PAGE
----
In a paper released on Friday, researchers at San Diego State University used data from social media to identify about 62,000 instances of drivers playing Pokémon Go on the road, then tweeting about it—in just a ten-day period.
The researchers used statistical modeling to arrive at the horrifying conclusion. They first scraped about 350,000 tweets referring to Pokémon and driving between July 10th and July 19th, 2016. They then manually categorized 4,000 of those tweets, according to whether a driver, passenger, or pedestrian appeared to be playing the game, whether the tweet contained a safety message, or didn’t fall in those categories.
Get Data Sheet, Fortune’s technology newsletter.
They found that about 18% of the tweets involved a person driving while playing the game, with examples including “omg I’m catching Pokémon and driving.” Another 4%, or about 14,000 tweets, suggested a pedestrian was dangerously distracted while playing the game (Though the researchers’ example of this, “almost got hit by a car playing Pokémon GO,” is a bit ambiguous.)
The researchers also found that about 11% of instances involved a passenger playing the game, though their categorization of this as a distraction for the driver is pretty debatable. One other shortcoming of the study, at least as presented, is that it’s not quite clear on the geographical location of these tweets.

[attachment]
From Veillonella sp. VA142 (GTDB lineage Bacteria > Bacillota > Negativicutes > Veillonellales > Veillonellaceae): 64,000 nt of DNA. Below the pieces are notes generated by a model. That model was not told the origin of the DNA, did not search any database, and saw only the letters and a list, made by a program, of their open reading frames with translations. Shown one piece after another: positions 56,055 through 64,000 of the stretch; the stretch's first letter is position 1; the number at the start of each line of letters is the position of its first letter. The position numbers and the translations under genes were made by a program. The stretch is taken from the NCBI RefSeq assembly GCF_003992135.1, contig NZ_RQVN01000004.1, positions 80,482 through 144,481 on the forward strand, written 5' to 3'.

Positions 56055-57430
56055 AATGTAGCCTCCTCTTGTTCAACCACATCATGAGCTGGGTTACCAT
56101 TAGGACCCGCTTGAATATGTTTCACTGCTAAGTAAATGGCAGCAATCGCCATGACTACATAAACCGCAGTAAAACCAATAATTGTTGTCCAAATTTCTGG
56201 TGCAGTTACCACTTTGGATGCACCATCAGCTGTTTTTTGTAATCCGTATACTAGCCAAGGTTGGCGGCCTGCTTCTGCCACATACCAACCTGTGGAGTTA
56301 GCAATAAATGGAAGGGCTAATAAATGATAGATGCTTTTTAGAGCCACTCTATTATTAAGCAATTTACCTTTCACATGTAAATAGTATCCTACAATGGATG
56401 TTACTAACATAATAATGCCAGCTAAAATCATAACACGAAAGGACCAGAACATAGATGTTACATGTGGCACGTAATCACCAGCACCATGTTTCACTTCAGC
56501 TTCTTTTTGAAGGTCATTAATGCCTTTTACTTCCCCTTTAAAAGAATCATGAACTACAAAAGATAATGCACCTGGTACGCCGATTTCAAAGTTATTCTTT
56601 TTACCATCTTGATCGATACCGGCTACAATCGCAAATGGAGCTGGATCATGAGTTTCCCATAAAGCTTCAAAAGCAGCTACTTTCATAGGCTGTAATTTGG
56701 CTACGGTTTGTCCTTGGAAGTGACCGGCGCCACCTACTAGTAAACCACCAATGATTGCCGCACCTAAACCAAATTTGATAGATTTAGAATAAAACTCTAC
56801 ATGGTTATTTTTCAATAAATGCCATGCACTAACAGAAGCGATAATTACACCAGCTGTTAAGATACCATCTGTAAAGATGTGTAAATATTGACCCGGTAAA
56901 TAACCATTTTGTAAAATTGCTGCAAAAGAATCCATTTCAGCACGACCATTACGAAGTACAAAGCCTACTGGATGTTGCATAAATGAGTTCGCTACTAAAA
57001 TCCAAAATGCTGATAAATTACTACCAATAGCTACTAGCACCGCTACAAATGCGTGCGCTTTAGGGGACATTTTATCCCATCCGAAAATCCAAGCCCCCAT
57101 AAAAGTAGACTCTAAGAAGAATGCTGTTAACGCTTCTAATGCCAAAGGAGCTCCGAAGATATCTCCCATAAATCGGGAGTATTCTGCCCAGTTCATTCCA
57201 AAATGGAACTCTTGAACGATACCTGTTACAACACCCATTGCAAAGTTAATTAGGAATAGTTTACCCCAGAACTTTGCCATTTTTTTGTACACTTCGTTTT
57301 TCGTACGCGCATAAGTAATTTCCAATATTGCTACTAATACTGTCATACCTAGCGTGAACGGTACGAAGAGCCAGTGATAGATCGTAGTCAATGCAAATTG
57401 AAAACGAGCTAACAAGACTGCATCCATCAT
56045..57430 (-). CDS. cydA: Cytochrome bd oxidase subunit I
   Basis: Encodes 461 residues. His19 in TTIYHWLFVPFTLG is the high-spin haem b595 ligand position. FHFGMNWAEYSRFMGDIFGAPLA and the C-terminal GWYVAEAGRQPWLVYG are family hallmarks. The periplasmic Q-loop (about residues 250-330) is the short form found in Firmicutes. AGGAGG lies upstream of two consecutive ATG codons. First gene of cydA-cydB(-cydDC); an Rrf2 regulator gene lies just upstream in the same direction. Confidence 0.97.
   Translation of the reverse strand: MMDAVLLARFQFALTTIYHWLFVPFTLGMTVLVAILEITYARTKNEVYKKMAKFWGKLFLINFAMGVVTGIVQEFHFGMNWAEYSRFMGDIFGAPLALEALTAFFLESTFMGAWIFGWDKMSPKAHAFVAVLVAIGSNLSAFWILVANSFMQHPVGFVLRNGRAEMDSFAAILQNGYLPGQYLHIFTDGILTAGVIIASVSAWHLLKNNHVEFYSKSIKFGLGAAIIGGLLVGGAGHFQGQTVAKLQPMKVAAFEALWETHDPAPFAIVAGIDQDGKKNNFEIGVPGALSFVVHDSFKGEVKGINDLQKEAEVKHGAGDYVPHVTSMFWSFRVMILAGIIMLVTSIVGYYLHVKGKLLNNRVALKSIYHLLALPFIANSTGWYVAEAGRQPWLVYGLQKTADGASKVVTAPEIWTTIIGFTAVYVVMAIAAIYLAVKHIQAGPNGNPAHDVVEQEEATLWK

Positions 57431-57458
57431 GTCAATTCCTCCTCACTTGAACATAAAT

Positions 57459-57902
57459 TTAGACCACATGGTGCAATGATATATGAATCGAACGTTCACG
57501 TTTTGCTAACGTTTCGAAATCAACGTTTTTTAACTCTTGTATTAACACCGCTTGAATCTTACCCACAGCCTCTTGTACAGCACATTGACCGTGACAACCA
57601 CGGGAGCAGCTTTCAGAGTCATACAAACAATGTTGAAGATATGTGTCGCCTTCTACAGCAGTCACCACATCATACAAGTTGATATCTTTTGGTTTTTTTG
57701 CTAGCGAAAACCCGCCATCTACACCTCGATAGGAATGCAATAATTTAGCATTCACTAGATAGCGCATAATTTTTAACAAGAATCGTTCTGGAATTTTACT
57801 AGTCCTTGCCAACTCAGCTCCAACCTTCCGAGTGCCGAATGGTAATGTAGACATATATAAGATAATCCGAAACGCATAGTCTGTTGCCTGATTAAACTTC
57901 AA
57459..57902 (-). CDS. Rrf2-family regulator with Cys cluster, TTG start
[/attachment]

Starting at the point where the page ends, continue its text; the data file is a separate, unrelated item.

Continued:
Methodology aside, the findings are as mortifying as they are sadly unsurprising. Distracted driving is a scourge on the roads these days. As many as two-thirds of crashes among young drivers involve distraction, and that rate is increasing. That people would not only play a game while driving, but openly acknowledge it on social media, shows how inadequate public awareness campaigns around the problem have been.
Here are just a few more examples of the kind of things people apparently don't hesitate to disclose about their own behavior:
For more on Pokémon GO, watch our video.
As the authors point out, this isn’t a concern limited to Pokémon GO. If augmented reality games continue to grow in popularity as a category, there may be more pressure than ever for governments to step in and do something about the dumbest behavior this side of drinking and driving. Because the mild restrictions and caution messages implemented by the game's maker are, clearly, not getting the job done.